Big Data and Security — Oxymoron?
Big data technologies have dramatically changed the world we live in, and in double quick time. And you know that unless you have been living under a Martian rock. We take it for granted in many of our daily interactions — in our personal lives as well as at work. Big data technologies fuel the seemingly never-ending growth of the big tech behemoths — not only the Big Five of Google, Amazon, Facebook, Microsoft and Apple, but also many, many others that owe their growth to big data.
The two-part question we have been posing in our research is:
1. How dependable are such technologies — can we trust life-and-death decisions to these algorithms?
2. And what is the trend line, i.e., are big data technologies becoming more dependable over time, and, if so, at what rate?
This question forms the central theme of our Army Research Laboratory-supported Army Artificial Intelligence Innovation Institute (A2I2) project that started in 2020 and is funded for five years.
Of course, this is a sweeping question to ask for several reasons. What kinds of big data technologies? What application domains are we talking about? What does dependability mean — resilience to what kinds of failures or to what kinds of security attacks? Therefore, this post will generalize across some subsets of these factors and, in a few cases, talk of instances specific to A2I2.
Terminology clarification: I use the term “dependability” rather than “security” as the former encompasses resilience to malicious attacks plus natural bugs that are introduced without malicious intent.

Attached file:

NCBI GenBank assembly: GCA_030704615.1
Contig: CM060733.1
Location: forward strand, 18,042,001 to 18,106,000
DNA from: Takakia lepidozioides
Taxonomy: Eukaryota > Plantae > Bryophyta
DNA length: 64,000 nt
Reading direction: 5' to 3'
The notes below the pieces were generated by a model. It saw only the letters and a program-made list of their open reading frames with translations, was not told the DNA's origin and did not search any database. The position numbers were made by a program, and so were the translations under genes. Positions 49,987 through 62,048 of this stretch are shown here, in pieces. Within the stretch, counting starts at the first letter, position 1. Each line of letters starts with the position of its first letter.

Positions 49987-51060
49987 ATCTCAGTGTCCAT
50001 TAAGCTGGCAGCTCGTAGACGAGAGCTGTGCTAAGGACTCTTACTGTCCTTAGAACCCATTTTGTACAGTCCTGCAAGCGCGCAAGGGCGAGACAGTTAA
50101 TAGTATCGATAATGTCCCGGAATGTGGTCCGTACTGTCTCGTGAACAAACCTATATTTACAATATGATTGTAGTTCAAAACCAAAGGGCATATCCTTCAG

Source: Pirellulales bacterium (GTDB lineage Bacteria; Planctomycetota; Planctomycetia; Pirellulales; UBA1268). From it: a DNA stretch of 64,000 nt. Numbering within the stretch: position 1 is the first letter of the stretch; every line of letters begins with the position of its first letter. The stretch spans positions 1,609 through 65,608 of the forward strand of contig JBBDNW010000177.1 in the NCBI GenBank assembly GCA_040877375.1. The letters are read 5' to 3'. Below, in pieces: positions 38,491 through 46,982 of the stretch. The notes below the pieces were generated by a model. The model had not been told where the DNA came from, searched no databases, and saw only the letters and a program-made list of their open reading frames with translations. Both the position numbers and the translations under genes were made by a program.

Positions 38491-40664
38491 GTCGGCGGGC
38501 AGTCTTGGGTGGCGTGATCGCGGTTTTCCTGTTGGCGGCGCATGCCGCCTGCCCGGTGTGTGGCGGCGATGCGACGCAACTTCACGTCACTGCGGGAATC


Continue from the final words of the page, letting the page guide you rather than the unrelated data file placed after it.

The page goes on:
Why should we care about big data becoming dependable?
We care that our big data processing systems are dependable. This is because we increasingly rely on these systems to make critical decisions, at work and at home in civilian life, and, slowly but surely, in law enforcement and military situations.
For example, at home, the Siris and Alexas of the world are at our beck and call to do our bidding. This also means they are in private spaces with ears, and sometime eyes, that can listen to or see our private conversations. At work, many companies process large amounts of data that are the most prized currency of the digital realm — the company that knows how to extract the most value out of the data wins. So, the most prized currency is morphing from the one that has access to the troves of data to the one that has such access and is able to extract monetizable insights from it.
On the non-civilian side, cybersecurity increasingly relies on automated bots for defending our systems, as well as attacking others. Also, decisions about law enforcement — where to police, or how to decide on sentencing — are being made in part by algorithms (an area that has been the focus of intense debate in political and intellectual circles).